Talking with these four separate workers, I learned that each was frustrated with management, with repair policies, with the company in general. Each spoke of the company’s lack of commitment to land line service. Each told me that the company didn’t care if it lost land line customers to other service providers, that the company wanted to be left to its cellular business. Wireless workers aren’t unionized, they told me. Land line workers are. They complained about gigantic corporate earnings, insistence that there be employee give backs in upcoming contract negotiations (including health care coverage), and predicted they’d be out on strike come the first week of August.
The strike came to pass, with lowly workers attempting to bring Verizon management to its knees. You can read/watch a relatively pro-management piece as well as a relatively pro-labor piece explaining some of the bigger issues. Where do I fall on this strike? I believe the workers when they say that the company is trying to grind them out of unionized existence. I also think they do a terrible , inefficient job installing and maintaining land lines.
What recourse did I have to register my dissatisfaction? I could have cancelled our service, but all of my business cards and stationery list my email @verizon.net. I know there are ways out of this, but they are complicated and even expensive for me. Since I’d given the worker back his laptop I only had one other option. I am, in my way, part of “management.” I sold my stock in Verizon. I had quite a bit. Even if in the end I lose money because of my trade, I can fan the flames of my righteous indignation by refusing to profit from management’s awful motives and even awfuller policies. And I remove my capital from a pot that could potentially fund workers’ pensions and health insurance coverage. I don’t wanna profit from having a dog in this particular fight.
Did I bring them to their knees, or what?
MEMORY THE SECOND
A few summers ago, I worked as a reporter for National Public Radio’s Cape and Island’s affiliate. One of the stories I was researching but didn’t get to produce featured the critical role internet connections play in year-round sustainability of families and businesses on Cape Cod, Martha’s Vineyard, and Nantucket. I interviewed impassioned residents on the Outer Cape who were frustrated by their inability to get their businesses running because of lack of internet. Also spoke with young people who’d grown up on Cape but were moving away because they couldn’t support themselves. At present, families and young people are leaving the Cape in droves. Housing costs, lack of year-round employment, and iffy public transport make Cape Cod an undesirable place to put down permanent roots for all save the independently wealthy.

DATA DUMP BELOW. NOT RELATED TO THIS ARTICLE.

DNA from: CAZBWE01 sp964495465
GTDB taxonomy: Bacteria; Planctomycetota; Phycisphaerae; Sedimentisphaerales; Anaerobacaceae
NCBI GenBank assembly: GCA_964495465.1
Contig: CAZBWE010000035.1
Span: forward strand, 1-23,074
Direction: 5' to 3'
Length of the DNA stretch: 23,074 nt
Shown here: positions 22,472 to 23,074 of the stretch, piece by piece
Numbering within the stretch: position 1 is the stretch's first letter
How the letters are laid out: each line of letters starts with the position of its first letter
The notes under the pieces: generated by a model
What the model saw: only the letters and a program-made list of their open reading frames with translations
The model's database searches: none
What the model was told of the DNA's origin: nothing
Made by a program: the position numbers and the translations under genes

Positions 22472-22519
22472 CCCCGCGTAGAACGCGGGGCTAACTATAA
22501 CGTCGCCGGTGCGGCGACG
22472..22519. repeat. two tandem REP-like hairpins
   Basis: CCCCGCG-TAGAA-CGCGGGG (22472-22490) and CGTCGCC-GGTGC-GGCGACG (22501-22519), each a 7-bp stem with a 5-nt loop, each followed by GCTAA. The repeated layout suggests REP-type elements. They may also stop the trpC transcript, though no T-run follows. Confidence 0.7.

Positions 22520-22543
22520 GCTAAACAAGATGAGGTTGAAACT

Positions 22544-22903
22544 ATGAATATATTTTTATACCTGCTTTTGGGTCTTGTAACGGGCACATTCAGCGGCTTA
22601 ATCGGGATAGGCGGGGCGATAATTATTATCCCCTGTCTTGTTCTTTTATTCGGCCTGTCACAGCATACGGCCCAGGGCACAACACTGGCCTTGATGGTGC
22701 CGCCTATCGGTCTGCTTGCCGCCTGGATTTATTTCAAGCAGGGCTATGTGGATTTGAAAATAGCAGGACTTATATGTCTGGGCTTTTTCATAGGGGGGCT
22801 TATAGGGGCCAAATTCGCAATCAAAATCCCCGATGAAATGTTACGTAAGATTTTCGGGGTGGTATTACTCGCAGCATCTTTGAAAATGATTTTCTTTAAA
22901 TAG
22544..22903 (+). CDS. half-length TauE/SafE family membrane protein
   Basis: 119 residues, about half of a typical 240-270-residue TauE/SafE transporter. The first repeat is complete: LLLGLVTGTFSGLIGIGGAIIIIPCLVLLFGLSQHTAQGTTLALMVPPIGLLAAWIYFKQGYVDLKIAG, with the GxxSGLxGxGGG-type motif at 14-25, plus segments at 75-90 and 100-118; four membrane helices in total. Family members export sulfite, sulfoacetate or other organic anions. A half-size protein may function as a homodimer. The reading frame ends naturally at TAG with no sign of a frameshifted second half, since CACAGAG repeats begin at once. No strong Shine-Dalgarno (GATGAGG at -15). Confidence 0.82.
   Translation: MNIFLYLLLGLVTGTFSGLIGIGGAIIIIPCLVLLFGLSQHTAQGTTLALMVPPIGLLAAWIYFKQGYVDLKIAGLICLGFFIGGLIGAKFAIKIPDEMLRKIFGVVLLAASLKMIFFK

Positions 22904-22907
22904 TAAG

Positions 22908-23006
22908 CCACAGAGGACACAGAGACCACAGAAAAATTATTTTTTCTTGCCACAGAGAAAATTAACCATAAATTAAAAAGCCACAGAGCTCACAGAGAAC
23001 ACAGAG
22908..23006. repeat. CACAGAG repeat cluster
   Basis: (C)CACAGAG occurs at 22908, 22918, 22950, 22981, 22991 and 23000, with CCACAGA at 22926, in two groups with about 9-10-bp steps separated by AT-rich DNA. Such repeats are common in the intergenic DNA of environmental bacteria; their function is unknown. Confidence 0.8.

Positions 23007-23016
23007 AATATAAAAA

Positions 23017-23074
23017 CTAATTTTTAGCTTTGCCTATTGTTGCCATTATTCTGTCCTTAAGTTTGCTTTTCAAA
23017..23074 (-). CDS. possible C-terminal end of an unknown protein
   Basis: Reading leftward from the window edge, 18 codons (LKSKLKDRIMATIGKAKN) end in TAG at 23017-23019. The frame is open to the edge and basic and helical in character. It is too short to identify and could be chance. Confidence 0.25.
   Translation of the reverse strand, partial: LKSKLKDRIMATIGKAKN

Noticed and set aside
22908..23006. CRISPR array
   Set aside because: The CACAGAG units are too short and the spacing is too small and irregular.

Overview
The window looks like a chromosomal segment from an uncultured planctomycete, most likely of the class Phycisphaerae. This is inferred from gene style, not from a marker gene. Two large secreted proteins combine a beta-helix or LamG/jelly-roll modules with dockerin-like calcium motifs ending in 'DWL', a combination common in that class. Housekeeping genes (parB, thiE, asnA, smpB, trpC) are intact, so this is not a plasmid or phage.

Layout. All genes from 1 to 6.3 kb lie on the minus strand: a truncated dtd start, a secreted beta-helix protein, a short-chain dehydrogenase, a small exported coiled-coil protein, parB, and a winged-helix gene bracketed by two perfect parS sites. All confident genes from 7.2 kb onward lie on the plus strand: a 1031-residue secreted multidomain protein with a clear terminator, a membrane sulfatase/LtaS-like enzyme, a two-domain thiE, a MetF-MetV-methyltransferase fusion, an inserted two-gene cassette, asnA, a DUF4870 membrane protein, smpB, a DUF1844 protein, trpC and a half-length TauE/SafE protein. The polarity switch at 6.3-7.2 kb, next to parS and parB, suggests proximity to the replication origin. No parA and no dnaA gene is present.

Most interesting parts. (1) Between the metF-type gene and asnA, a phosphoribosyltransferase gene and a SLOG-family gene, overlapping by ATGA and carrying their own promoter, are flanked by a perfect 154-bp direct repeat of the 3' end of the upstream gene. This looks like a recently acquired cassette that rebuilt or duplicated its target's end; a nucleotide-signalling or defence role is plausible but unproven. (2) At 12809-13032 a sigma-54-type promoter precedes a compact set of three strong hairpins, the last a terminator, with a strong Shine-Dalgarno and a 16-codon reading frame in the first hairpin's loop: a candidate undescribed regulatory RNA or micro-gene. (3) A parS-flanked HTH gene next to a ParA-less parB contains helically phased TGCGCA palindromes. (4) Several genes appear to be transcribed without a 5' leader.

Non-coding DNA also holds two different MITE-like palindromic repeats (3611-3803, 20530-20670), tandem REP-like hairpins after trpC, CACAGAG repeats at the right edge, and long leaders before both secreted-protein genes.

Last year, a hard-working non-profit organization, Open Cape, managed to midwife a deal harnessing federal money, local grants, and up-front investment from service provider RCN to provide increased internet coverage throughout Cape Cod. You can read about the partnership, which is mandated to have finished its work by 2013, here. The hope is that entrepreneurs and small business people who could live and work anywhere will choose to settle on Cape Cod for its spectacular beauty and quality of life IF they can get the first-rate internet access they’d expect on the mainland. [N.B.: See above for a sense of what that might actually look like.] With this class of people will come jobs, cash flow, and opportunity, enabling a wider spectrum of people to live year-round on the Cape. The best of capitalism and government intervention in tandem. At least in theory.
When I think about Verizon’s ability to throw up a coupla portable cell towers to provide coverage for President Obama — just like that! — I am struck by the power of independent corporations in this country. Their ability to choose “can do” is often inspirationally breath-taking (and phone-ringing). And their decisions to operate in “can’t do” mode is proportionately nauseating. Who benefits when the terms of engagement insist on bringing at least one party (repair guys? workers? corporations? customers?) to its knees?